I asked former IEEE Power & Energy Society (PES) President Alan Rotz, who recently retired from a 40 year career at PPL Electric Utilities, about his views on the future of energy and whether government should play a part. Mr. Rotz echoed the comments heard from many other experts: it’s a big problem and there’s no silver bullet. Only through a diversified portfolio of energy solutions can we “make the math work out” and deliver the required amount of power to the country. Disappointing as it is to those concerned about climate change, coal must play a part in the transition to sustainable energy. This makes research into carbon sequestration and carbon scrubbing incredibly important. He also sees some potential in biofuels provided land and waste management issues are addressed.
Mr. Rotz foresees two other important developments. First, he projects that the price of natural gas will continue to rise opening the market for alternatives. He noted anecdotally that his own daughter, whose heat was generated by natural gas, was paying approximately 70% more than owners of comparable homes heated by electricity. Second, he offered that as in France, nuclear energy would have to play a much larger role than it does now, though to do so, government reform is needed. He related that nuclear facilities are required to pay the federal government one-tenth of a cent per kilowatt-hour generated to fund a seemingly doomed national nuclear waste depository at Nevada’s Yucca Mountain. Politics has driven Senate majority leader Harry Reid (D-NV) to fight the placement of radioactive waste in his home (and notably a swing) state, meaning not only have funds been reallocated to other purposes, but existing nuclear facilities must pay again to store the nuclear waste they do posses. Approximately $1 billion of fund money has been returned to utilities, but with no alternative nuclear storage plans on the table, examples like these highlight the need for a comprehensive federal energy policy.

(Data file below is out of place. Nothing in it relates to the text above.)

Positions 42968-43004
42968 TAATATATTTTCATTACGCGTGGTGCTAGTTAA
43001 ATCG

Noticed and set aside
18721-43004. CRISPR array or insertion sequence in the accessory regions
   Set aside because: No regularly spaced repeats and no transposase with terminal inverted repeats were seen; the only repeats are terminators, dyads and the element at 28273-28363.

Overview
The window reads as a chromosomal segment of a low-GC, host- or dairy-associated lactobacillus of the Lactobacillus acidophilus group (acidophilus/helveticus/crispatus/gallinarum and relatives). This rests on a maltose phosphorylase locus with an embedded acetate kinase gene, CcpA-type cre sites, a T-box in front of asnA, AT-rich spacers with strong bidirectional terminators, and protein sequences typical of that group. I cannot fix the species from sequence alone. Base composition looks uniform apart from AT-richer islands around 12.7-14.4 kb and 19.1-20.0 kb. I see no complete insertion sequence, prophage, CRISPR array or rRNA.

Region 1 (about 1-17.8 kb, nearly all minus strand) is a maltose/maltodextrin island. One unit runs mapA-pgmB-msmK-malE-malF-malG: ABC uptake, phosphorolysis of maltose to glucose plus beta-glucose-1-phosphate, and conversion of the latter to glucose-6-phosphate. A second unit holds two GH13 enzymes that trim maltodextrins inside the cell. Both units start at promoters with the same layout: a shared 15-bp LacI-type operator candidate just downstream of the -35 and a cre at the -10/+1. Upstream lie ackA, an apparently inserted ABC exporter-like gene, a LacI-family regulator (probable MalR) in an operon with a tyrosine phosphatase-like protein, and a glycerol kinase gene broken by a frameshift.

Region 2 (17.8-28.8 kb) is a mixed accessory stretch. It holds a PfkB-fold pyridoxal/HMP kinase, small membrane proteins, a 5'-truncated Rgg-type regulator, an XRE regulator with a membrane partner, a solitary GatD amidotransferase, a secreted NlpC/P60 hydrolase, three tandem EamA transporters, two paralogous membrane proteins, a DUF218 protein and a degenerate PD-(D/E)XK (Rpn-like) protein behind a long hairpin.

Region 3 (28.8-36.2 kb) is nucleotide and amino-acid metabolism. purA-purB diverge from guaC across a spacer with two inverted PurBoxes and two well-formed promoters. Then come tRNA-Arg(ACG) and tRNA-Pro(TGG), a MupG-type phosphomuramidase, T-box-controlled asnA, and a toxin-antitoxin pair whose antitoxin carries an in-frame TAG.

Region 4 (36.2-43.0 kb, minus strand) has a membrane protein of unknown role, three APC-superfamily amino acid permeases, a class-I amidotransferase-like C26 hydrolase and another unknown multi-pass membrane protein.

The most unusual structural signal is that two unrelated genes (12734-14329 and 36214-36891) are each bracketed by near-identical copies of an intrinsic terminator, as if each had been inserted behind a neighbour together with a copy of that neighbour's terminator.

Tomorrow, I will conclude this six-part series with Mr. Rotz’s take on the bigger problem in his eyes, state governments, and the issue of Conservation Voltage Regulation (CVR).